Matthew: To use up my last two CSA butternut squashes, I decided to make this stew from Smitten Kitchen. Since I had so much squash, I left out the potatoes. It was really good with the spices and olives. I served it with cilantro and plain yogurt and instead of using regular couscous, I used israeli couscous. It was definitely a good, healthy winter dish.
Matthew: On a whim about a month ago, I bought an unfamiliar squash at a local farm. After some research, I was able to identify it as a red kuri squash. I wasn’t exactly sure what to use it for, but fortuitously I came upon a recipe for Beatrix’s Red Kuri Soup in the cookbook Around My French Table by Dorie Greenspan. The cookbook has tons of amazing French recipes, several of which I am excited to try out. The soup recipe was amazingly easy. You just gut the squash and chop into pieces, leaving the skin on. Then, you throw in a couple leeks, simmer in milk and water, and then puree the mixture. It turns out wonderfully smooth and is delicious with the plain yogurt, granny smith apple, and toasted walnuts toppings. I’m glad I splurged and bought really high quality whole milk because I think you can really taste the difference. I’ll be interested in using kuri squash for other recipes. It has a lot more flavor than your ordinary squash and I think it could go quite well in many dishes.
Matthew: I’ve been accumulating squash from my CSA for the past few weeks and I finally had a break in more perishable vegetables and was able to use some of them. My friend Beth, who is a genius in the kitchen, sent me a recipe for Stuffed Spaghetti Squash with glowing reviews. I instead used acorn squash, but it still turned out great. The recipe also calls for marinara sauce. It would have been great to use homemade sauce, but since I didn’t have any on hand, I found some good quality canned sauce. As Beth said, this is really a great recipe for using up random vegetables. I actually used so many vegetables that they didn’t all fit back in the acorn squash halves, so I had to use another baking dish for the extra. This is definitely a d0-over! Here’s the recipe:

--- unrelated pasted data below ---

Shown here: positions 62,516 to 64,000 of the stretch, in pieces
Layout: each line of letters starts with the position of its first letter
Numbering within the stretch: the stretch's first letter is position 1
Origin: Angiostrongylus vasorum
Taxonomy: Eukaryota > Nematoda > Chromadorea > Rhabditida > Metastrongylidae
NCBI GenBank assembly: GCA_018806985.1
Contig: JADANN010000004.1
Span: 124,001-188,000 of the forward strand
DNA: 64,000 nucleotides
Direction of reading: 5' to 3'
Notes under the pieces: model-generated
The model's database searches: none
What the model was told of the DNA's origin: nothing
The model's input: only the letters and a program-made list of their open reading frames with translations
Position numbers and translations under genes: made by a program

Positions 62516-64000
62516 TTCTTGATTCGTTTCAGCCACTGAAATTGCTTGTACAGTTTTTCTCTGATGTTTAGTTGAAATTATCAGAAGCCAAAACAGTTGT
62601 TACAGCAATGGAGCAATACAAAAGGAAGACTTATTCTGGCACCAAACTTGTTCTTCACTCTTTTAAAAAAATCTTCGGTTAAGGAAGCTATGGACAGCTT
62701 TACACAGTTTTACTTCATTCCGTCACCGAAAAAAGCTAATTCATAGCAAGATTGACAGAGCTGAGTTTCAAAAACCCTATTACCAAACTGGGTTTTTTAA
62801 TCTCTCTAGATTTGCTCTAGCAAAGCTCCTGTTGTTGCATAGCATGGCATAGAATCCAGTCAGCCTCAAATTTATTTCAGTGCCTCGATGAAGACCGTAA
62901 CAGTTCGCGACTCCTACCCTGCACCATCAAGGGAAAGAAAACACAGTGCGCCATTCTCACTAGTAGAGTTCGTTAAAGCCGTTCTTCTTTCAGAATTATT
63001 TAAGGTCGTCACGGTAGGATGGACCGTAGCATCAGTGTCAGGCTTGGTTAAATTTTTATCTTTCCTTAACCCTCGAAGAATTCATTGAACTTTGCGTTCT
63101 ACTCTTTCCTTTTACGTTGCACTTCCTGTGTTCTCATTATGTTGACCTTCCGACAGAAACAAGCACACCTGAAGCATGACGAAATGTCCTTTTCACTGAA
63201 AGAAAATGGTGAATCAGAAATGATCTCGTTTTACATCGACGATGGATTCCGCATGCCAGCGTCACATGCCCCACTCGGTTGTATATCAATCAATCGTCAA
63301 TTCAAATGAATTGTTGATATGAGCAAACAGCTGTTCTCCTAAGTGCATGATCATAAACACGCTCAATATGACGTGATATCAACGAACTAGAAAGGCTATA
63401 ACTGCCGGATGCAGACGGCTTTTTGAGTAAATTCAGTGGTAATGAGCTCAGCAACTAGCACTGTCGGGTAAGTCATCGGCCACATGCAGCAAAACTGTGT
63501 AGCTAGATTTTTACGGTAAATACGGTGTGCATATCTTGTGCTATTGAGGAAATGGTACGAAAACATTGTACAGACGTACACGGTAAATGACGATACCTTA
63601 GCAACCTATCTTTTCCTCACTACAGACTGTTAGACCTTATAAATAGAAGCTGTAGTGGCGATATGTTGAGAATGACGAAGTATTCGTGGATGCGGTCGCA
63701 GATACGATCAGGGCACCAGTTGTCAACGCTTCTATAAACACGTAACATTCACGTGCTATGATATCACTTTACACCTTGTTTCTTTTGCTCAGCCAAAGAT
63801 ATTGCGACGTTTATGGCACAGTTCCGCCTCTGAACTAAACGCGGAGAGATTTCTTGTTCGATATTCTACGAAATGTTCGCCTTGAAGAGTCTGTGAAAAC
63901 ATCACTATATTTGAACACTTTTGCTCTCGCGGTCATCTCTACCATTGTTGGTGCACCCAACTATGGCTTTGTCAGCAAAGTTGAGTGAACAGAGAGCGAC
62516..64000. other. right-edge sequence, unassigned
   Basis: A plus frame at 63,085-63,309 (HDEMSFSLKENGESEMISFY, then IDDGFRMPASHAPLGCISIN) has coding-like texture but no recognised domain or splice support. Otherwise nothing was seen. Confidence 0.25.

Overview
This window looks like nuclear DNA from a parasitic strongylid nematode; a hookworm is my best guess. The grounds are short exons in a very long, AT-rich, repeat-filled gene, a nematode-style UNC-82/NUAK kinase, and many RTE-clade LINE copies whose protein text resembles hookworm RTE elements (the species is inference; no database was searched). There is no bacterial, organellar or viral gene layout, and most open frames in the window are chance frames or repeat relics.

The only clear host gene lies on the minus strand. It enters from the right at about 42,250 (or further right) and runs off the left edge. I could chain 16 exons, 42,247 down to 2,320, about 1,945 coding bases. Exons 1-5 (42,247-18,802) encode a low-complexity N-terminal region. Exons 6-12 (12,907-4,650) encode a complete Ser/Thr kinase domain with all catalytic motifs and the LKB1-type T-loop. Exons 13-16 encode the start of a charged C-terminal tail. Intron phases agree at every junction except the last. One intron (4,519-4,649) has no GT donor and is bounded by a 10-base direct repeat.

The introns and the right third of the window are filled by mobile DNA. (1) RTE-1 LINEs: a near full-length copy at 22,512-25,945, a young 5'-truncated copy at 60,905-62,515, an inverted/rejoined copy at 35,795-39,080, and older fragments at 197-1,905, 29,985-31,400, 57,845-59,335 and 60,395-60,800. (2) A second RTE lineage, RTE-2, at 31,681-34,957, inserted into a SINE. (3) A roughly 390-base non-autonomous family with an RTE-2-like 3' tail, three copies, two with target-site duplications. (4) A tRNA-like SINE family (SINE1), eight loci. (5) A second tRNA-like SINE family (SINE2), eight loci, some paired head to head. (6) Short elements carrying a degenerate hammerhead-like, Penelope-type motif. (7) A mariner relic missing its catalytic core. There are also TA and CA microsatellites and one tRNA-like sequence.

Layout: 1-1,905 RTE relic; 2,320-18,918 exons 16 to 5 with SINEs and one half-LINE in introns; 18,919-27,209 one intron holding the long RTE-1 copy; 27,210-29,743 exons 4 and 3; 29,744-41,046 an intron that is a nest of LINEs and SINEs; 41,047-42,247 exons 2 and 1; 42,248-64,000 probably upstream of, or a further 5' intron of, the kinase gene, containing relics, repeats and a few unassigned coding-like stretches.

Italian Stuffed Spaghetti Squash
Prep: ~ 45 minutes total time, 20 active prep. chop/saute all the veggies while the squash is cooking and it’ll be quick.
– 1 spaghetti squash
– 1/2 T. olive oil
– 1/2 chopped:
(or anything you need to get rid of)
– 2 cloves garlic, chopped
– 1 cup spinach
– 1/4 tsp salt and pepper
– 1/2 c. bread crumbs or almond meal if you’re going gluten free
– your fav marinara sauce (~ 1 cup)
– 2 oz. shredded mozzarella
– 1 oz. parmesan
Preheat oven to 400F. Halve the squash length-wise and scrape out the seeds. Place the halves of the squash in a large pot of boiling water for 10-15 minutes. Set aside to cool. (I roasted my squash which worked fine.)
In a large skillet, sauté the garlic and onion in olive oil. Add celery, carrots, peppers, salt and pepper and cook veggies until softened. Add zucchini, squash, mushrooms, and spinach and cook an additional 5 minutes.
Scrape the meat out of the squash and place in a large bowl. Add the sauteed veggies, breadcrumbs, and marinara sauce. Mix everything together, then return the mixture to the empty squash halves. Top with extra marinara, mozzarella, and parmesan cheese. Bake until the top is bubbling and melted.
Posted in Dinner
Tagged acorn squash, carrots, celery, cheese, garlic, marinara sauce, mozzarella cheese, mushrooms, onions, spaghetti squash, spinach, squash, tomatoes, zucchini